US midterms show strengths and limits of DSA candidates

Submitted by martin on 13 November, 2018 - 12:19 Author: Eduardo Tovar
trump free us

On 6 November, Americans came out in droves for the 2019 midterm elections. Preliminary data suggests a turnout of over 113 million, which would be at least 48 per cent of eligible voters. In what was widely cast as a referendum on Donald Trump’s presidency, the Democratic Party gained control the House of Representatives, but the Republican Party retained its hold on the Senate.

Trump approached the election with unsettling, dog-whistle racism and xenophobia, especially in respect of the migrant caravan moving through Central America to the US-Mexico border. Indeed, Trump ran a television advert about the caravan so inflammatory and apocalyptic that even the notoriously right-wing Fox News stopped running it.

The election was also beset with long queues at polling stations, voting machines going wrong, and apparent voter suppression. In the Georgia gubernatorial race, Republican candidate Brian Kemp has declared victory, but thousands of votes were not counted. On 11 November, Democratic candidate Stacey Abrams filed a federal lawsuit to delay vote certifications and have officials recount any wrongly rejected ballots.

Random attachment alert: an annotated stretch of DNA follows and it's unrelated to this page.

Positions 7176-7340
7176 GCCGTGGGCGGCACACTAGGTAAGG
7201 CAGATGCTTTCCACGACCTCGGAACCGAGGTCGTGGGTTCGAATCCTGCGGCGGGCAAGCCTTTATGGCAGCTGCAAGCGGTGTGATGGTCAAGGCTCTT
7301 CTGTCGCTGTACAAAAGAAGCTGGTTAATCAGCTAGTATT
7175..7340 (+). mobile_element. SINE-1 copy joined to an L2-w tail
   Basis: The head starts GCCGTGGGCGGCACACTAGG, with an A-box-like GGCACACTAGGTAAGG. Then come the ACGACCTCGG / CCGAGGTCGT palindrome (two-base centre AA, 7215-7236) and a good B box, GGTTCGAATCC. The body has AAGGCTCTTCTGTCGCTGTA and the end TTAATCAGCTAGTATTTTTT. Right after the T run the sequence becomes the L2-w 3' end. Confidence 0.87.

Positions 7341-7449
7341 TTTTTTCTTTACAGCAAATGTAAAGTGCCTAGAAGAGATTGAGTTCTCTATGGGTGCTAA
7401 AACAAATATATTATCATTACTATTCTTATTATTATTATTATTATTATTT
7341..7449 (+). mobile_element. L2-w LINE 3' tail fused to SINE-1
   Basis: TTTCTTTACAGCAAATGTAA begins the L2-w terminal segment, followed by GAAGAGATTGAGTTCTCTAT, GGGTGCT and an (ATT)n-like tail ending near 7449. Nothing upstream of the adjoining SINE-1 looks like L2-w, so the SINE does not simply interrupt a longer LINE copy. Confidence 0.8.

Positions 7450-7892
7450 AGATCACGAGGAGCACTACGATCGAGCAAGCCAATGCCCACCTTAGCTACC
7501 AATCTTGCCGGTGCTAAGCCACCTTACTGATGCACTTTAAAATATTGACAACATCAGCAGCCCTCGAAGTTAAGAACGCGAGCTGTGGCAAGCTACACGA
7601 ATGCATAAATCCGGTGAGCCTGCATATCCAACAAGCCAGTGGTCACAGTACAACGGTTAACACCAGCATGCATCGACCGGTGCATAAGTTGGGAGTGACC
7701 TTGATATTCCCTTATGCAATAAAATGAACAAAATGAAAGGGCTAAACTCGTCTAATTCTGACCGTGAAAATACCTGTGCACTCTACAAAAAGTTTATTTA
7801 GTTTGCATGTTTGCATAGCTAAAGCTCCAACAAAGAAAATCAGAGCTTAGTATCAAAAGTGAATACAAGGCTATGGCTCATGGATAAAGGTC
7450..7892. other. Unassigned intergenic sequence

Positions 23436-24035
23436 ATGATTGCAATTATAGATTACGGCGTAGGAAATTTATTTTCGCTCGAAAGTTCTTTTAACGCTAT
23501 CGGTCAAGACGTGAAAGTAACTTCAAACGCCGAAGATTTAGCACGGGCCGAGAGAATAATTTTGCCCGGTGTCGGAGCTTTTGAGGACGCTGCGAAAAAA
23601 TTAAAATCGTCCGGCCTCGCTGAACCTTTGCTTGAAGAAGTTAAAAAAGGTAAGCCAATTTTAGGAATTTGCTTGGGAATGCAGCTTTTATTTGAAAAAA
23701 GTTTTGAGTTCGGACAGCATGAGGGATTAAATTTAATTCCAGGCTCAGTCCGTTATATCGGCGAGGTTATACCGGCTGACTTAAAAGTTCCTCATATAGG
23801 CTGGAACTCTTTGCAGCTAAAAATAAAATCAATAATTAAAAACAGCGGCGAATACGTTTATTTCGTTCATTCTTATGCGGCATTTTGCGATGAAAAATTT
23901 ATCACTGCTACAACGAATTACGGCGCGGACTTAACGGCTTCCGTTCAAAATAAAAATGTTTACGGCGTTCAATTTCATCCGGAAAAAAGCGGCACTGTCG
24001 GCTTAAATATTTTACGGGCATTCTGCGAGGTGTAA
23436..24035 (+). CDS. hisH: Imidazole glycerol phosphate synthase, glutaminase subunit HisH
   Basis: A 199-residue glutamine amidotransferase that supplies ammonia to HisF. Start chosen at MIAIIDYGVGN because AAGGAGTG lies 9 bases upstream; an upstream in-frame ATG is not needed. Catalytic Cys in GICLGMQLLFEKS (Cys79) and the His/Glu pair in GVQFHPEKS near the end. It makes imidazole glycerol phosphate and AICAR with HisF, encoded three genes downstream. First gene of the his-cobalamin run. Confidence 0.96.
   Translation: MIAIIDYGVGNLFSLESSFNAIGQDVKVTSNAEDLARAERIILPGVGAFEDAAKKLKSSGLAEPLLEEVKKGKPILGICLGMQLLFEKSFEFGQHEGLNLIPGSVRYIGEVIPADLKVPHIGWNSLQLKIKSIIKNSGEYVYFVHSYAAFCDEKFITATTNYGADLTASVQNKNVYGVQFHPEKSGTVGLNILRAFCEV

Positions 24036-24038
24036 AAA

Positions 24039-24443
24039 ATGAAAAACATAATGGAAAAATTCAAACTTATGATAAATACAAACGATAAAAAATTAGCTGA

In Florida, a recount is underway for both the senate and gubernatorial elections, with hundreds of uncounted ballots recovered from the Opa-Locka mail facility alone. The echoes with the US Presidential election in 2000, when the US Supreme Court stopped a ballot recount in Florida that might have prevented George Bush from winning, are difficult to ignore.

On a more positive note for the left, several candidates backed by the Democratic Socialists of America (DSA) won their electoral races. The list includes DSA members Alexandria Ocasio-Cortez in New York and Rashida Tlaib in Michigan, who are now members of Congress. At the state level, Julia Salazar and Mike Sylvester were elected to the New York State Senate and the Maine House of Representatives respectively.

These electoral victories prove that such policies as single-payer healthcare and a living wage can resonate strongly with the American public, and that openly running as a socialist is no longer the electoral suicide many would have assumed it to be as little as two years ago. At the same time, the DSA candidates’ victories illustrate the serious limits to the strategy of running on a Democrat ticket.

In Solidarity No 479, I summarised the continuing debate on the US left over whether it is worth running or endorsing socialists on Democrat ballot lines, with some advocating it as part of a long-term strategy to build a distinct political and institutional identity that can break away from the Democrats to form an independent labour or socialist party. This approach is known as a “dirty break” strategy, as opposed to the “clean break” of campaigning on third party ballot lines alone.